Biggest offseason question: How do the Texans address their defense, particularly J.J. Watt and his future in Houston? It won’t be a quick fix to improve the defense, especially without a draft pick in the first or second round. The biggest decision facing the new general manager is whether Watt will be in a Texans uniform in 2021. With one year and $17.5 million (not guaranteed) left on his contract, it may make sense to trade Watt to get some draft capital. Watt has made it clear he’s not interested in being part of a rebuild, and if the Texans’ aren’t going to be serious contenders in 2021, Houston could move Watt to save money and allow him to chase a ring somewhere else. — Sarah Barshop

Jacksonville Jaguars (1-15, 4th AFC South)

What went wrong: How much time do you have? Seriously, though, the top two are poor quarterback play and injuries/opt outs on defense. Gardner Minshew didn’t improve from his rookie season, especially in terms of comfort in the pocket, throwing receivers open, and arm strength, and he got in the doghouse by hiding a thumb injury. Mike Glennon and Jake Luton didn’t get it done, either, and the offense floundered (except for running back James Robinson). Opt outs because of the coronavirus (NT Al Woods and CB Rashaan Melvin), a retirement (DL Rodney Gunter because of a heart issue), and injuries to DE Josh Allen, CB C.J. Henderson, CB Sidney Jones, S Josh Jones, and S Jarrod Wilson, decimated a defense that wasn’t exactly loaded with talent to begin with. Allen wasn’t getting to the QB when he was healthy and rookie DE K’Lavon Chaisson hasn’t done much in terms of pressures until the last three games. Just a dearth of playmakers on that side of the ball. Oh, yeah, losing K Josh Lambo to an injury also robbed the team of one of its most consistent players.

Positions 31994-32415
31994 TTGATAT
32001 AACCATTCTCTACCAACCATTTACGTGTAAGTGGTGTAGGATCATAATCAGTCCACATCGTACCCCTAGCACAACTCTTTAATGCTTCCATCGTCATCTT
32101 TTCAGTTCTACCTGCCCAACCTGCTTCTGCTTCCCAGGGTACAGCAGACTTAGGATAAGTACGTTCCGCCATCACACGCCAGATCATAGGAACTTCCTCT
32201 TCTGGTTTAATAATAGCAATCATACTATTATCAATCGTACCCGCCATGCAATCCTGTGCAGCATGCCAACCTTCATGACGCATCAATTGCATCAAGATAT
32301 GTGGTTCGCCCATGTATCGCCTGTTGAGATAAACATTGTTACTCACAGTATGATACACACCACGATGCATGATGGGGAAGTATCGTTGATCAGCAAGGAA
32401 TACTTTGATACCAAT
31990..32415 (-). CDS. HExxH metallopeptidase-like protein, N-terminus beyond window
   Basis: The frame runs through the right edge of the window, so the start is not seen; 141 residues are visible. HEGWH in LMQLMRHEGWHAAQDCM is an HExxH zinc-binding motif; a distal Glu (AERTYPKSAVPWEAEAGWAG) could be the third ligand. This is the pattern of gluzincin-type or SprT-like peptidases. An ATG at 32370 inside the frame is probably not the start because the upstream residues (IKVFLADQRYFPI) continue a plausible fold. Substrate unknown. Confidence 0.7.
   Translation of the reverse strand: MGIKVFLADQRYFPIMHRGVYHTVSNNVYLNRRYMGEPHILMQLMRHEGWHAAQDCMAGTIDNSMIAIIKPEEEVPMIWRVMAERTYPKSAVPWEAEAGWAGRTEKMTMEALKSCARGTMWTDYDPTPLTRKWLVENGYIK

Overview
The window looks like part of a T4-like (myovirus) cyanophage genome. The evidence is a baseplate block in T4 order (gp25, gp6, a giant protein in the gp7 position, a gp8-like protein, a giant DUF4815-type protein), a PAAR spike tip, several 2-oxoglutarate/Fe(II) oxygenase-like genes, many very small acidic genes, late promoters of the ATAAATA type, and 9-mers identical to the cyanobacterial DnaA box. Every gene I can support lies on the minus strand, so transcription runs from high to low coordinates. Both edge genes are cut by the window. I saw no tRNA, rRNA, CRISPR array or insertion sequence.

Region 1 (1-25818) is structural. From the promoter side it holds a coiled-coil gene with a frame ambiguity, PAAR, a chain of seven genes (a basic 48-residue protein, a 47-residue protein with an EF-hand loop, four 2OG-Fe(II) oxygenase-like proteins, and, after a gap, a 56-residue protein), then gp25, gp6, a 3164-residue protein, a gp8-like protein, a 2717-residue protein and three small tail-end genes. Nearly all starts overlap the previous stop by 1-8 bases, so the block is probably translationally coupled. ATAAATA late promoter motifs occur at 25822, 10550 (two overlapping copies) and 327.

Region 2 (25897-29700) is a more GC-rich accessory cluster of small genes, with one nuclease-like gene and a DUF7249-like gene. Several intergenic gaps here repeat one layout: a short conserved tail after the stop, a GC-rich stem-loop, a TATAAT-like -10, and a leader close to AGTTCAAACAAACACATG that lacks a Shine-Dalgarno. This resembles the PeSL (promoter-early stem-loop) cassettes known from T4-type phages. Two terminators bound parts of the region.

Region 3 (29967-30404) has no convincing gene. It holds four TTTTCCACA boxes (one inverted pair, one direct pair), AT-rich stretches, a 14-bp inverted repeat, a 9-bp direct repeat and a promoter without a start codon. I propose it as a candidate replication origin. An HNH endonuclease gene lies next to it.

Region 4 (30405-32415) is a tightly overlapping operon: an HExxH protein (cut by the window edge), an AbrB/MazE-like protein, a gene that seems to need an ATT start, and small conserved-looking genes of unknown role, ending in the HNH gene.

Biggest offseason question: Who’s in charge? The Jaguars are searching for a general manager (owner Shad Khan fired Dave Caldwell on Nov. 29) and is expected to part ways with coach Doug Marrone after the season. The Jaguars are the most attractive job in the league. They have the No. 1 pick (which should be Trevor Lawrence) and also have three other picks in the first two rounds and six more in the first four. There are some pieces in place (Robinson, WR DJ Chark, Allen, LB Myles Jack, LB Joe Schobert) to form a solid base, and the Jaguars will have the most cap space (approximately $75 million) in the league. So Khan has to nail the hires, whether it be a GM first and let him decide on Marrone or a GM/coach package. As bad as things have been over the past decade (nine seasons of double-digit losses) the franchise is positioned to make a surge with the right people in place. — Mike DiRocco


Denver Broncos (5-11, 4th in AFC West)